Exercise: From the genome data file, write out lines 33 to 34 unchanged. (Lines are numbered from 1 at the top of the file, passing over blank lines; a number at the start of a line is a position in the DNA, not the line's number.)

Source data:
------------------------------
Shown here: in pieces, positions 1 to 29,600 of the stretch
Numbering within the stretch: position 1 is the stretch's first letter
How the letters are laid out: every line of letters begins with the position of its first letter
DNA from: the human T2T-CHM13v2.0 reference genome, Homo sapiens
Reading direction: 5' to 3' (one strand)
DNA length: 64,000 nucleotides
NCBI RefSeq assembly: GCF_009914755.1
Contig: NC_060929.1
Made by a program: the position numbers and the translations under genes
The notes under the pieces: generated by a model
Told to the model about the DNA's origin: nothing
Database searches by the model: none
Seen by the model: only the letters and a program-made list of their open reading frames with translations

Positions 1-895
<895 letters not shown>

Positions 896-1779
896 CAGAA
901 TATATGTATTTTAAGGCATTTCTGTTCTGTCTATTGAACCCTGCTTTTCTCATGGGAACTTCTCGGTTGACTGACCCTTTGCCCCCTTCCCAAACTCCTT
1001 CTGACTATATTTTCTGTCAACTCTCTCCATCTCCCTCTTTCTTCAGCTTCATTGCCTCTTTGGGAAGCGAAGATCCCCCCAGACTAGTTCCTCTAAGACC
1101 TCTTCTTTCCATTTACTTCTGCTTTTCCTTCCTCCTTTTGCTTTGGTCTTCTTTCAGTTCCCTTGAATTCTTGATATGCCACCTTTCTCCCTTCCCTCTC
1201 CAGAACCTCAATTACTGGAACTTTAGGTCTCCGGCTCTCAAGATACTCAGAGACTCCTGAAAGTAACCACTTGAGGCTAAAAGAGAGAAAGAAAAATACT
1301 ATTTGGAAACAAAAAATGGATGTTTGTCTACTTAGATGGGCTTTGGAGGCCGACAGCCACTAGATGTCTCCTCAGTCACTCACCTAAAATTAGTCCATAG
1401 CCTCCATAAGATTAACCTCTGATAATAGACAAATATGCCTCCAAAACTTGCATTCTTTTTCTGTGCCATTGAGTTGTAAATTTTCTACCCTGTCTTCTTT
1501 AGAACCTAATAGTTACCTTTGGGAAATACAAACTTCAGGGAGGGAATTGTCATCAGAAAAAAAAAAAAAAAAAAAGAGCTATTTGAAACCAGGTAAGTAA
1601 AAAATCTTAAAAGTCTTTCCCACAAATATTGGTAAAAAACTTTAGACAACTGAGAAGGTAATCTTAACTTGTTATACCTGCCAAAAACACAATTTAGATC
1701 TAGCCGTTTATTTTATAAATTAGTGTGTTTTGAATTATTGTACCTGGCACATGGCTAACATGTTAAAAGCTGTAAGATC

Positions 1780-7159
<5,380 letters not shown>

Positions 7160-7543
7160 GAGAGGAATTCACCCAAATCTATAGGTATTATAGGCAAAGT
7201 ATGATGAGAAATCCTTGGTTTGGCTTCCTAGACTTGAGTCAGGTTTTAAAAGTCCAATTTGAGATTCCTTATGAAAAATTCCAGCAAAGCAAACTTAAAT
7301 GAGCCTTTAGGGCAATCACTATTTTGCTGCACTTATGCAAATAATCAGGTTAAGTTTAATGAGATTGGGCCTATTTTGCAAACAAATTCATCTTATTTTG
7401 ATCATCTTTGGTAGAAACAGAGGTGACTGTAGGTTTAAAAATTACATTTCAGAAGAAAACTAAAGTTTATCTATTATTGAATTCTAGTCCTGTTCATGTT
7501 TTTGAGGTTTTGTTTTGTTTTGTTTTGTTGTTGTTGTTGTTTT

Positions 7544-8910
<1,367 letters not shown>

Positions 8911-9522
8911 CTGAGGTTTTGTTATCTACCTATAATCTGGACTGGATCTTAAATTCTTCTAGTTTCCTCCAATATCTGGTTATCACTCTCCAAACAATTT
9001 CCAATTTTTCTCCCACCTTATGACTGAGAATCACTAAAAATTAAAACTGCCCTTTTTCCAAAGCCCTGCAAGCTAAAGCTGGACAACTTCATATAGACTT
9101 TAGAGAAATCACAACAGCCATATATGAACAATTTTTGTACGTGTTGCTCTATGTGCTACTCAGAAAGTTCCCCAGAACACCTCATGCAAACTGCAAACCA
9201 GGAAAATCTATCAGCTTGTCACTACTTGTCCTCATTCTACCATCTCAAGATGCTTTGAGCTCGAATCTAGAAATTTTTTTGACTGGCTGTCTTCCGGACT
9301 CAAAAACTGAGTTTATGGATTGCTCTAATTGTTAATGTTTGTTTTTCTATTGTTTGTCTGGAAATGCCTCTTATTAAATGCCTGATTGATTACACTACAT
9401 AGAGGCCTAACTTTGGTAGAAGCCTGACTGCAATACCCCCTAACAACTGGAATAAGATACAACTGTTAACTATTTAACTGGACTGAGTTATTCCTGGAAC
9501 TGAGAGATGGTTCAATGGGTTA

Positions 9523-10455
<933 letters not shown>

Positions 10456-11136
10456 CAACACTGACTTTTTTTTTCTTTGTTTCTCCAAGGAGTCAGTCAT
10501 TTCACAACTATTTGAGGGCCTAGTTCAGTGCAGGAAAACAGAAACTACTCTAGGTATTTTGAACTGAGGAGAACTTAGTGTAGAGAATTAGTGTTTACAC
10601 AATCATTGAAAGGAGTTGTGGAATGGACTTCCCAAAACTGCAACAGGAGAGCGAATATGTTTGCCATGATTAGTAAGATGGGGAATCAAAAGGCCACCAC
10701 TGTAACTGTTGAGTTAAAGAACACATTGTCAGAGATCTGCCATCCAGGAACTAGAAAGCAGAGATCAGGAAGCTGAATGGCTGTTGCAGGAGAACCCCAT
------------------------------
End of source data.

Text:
7401 ATCATCTTTGGTAGAAACAGAGGTGACTGTAGGTTTAAAAATTACATTTCAGAAGAAAACTAAAGTTTATCTATTATTGAATTCTAGTCCTGTTCATGTT
7501 TTTGAGGTTTTGTTTTGTTTTGTTTTGTTGTTGTTGTTGTTTT